Speaking at a side event at the UN Water Conference in New York, Vice-President Ambroise Fayolle stressed the importance of investing in water supply, sanitation, and agricultural irrigation.

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>@Antonie Kerwien/EIB


Dear Ministers Kwape and Juma,

Esteemed Undersecretary-General Fatima,

Distinguished guests, Ladies and gentlemen,

It is an honour for me to be here with you to discuss not only the challenges, but also the solutions that Landlocked Developing Countries (LLDCs) contemplate to help them ensure the availability and sustainable management of water and sanitation for all.

The European Investment Bank is strongly committed to working with countries that face great hurdles on their path to sustainable development, be they least-developed, landlocked, or small-island developing states. Our commitment to this agenda is cross-cutting – and Undersecretary-General Fatima knows this all too well, as she has met three high-level representatives of the European Investment Bank within the last few months. Our commitment also exists at all levels of the institution.

The EIB has financed more than €3 billion of projects in Landlocked Developing Countries over the last six years. These projects will improve lives and enhance opportunities in 24 of the 32 countries on the LLDC list.

When we help Malawi’s capital Lilongwe become more drought resilient; when we help build a water-drainage channel in Burkina Faso to stop the recurrent flooding of its capital Ouagadougou; or when we invest in clean water and wastewater collection in Uzbekistan, our goal is to help those countries achieve the SDGs. Our goal is also to help them be better prepared for what, most likely, will be a troubled future. A future in which they are disproportionately exposed to the severe impacts of a changing climate.

Many LLDCs are in dryland regions, where – due to global warming – desertification and land degradation are pronounced. Recurrent droughts in the Sahel or Southern Africa affect food and water security. Lake Chad has shrunk, in large part, due to high temperatures and droughts. The contraction of the Aral Sea is a concern to wide parts of Central Asia. The lack of abundant surface water combined with heatwaves increases the risk of violent wildfires.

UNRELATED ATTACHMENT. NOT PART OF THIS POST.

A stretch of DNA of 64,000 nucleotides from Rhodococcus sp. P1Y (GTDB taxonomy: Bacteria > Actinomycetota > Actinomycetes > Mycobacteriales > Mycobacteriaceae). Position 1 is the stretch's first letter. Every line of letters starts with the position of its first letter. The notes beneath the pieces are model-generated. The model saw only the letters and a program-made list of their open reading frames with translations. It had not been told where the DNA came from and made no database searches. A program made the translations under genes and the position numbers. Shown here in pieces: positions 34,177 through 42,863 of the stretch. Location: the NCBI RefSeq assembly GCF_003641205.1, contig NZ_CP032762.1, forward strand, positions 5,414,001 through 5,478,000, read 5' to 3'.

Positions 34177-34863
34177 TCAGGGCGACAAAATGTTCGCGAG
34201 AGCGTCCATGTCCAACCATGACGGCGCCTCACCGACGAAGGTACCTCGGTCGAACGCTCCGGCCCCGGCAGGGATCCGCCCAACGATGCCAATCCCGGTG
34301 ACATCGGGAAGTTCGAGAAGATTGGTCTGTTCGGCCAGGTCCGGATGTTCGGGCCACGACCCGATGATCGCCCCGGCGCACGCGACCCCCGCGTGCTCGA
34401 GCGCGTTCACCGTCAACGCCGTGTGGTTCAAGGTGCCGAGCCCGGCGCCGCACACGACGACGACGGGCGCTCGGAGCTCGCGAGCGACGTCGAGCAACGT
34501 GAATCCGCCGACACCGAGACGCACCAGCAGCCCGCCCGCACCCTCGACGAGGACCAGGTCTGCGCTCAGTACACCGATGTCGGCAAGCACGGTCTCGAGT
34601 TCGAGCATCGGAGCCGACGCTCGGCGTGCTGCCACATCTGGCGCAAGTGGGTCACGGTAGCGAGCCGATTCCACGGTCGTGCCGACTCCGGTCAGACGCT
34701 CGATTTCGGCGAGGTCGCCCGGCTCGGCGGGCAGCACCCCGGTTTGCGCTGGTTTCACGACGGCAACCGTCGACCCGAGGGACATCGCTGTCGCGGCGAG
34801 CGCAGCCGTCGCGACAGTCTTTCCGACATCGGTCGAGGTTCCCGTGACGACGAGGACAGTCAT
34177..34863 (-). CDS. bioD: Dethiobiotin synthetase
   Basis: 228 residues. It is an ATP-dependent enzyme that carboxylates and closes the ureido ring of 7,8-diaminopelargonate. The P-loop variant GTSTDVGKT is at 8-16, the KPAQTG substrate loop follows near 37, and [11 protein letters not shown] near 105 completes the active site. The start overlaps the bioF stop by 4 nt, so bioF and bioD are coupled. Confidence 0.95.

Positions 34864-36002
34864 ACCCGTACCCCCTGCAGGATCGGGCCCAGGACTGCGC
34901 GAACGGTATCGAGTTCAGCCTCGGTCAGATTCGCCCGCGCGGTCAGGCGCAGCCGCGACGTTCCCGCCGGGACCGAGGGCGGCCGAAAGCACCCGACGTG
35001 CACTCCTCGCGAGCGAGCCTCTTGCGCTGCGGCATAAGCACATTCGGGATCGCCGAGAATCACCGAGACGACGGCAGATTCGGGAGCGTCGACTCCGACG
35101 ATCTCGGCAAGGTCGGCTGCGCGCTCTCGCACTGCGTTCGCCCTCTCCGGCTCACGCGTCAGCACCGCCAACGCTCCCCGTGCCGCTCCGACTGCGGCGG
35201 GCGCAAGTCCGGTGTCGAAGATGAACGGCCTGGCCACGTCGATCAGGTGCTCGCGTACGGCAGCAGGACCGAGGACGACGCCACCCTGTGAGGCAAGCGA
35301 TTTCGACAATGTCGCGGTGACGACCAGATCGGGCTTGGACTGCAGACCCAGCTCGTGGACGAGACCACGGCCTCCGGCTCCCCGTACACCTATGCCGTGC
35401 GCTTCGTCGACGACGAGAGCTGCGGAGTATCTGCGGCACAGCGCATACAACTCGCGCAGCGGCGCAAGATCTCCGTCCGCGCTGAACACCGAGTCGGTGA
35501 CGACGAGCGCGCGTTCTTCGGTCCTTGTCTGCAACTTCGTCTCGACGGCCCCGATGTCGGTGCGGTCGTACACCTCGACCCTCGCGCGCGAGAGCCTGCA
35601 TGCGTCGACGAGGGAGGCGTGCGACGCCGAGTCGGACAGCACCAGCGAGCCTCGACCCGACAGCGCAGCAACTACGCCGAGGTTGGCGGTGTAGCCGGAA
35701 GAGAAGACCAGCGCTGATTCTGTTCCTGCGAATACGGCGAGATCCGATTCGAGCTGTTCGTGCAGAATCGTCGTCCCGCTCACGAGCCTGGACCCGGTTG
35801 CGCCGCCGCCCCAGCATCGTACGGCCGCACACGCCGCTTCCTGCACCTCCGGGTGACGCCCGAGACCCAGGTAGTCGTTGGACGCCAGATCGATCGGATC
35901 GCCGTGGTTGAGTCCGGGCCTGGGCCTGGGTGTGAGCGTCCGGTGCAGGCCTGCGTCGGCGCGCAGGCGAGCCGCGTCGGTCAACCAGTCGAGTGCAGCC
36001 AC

Against this backdrop, it is not enough to slow down climate change. We have a moral obligation to help the most fragile countries adapt to it. And well-designed water-sector projects are at the heart of this adaptation. Access to water is crucial for a resilient economy. Investment in more diverse and reliable water sources, rainwater harvesting, reduction in water losses, and desalination are adaptation actions that can improve – and even transform – the water sector. Water is the natural focus for our increased ambition on adaptation finance. We want to triple our adaptation finance by 2025 compared to the past five years.

Coping with too much rain or too little rain is an urgent priority, especially in regions that are already experiencing economic challenges. We need investment in grey and green infrastructure, including, where possible, nature-based solutions that can help reduce the impact of flooding in cities and – for non-LLDCs – in coastal areas, at scale.

We have worked with partners in Africa, Latin America and Asia for almost six decades to unlock transformational investment, and we are stepping up our efforts. Last year we launched EIB Global, our specialised arm for operations outside the EU. EIB Global will build deeper relationships with countries and non-governmental actors, and it will yield better results. EIB Global recently reinforced its office in Nairobi. We expect this East African hub to accelerate our work in the entire region, and we would be delighted to see LLDCs benefit the most. More generally, we are extending our presence in the field, with now 32 offices in partner countries outside the EU.

We have a solid pipeline of projects in Landlocked Developing Countries. It includes substantial investments in water supply, sanitation, and agricultural irrigation. I trust that I will be able to report on some of them when we see each other at the LLDC3 conference in Rwanda in June next year.

Ladies and gentlemen,

Landlocked Developing Countries have limited potential to mitigate or adapt to the impacts of climate change. Some lack the financial and technical capacity. They need enhanced international support to build and strengthen adaptation capacity, and to prepare bankable projects.

My message to you today is that the European Investment Bank will provide this support in loans to large-scale projects, or through small-scale water and sanitation measures financed through financial intermediaries or investment funds. When we call on our partner countries to adapt, we also need to stand ready to provide any support they may need.

Thank you for your attention.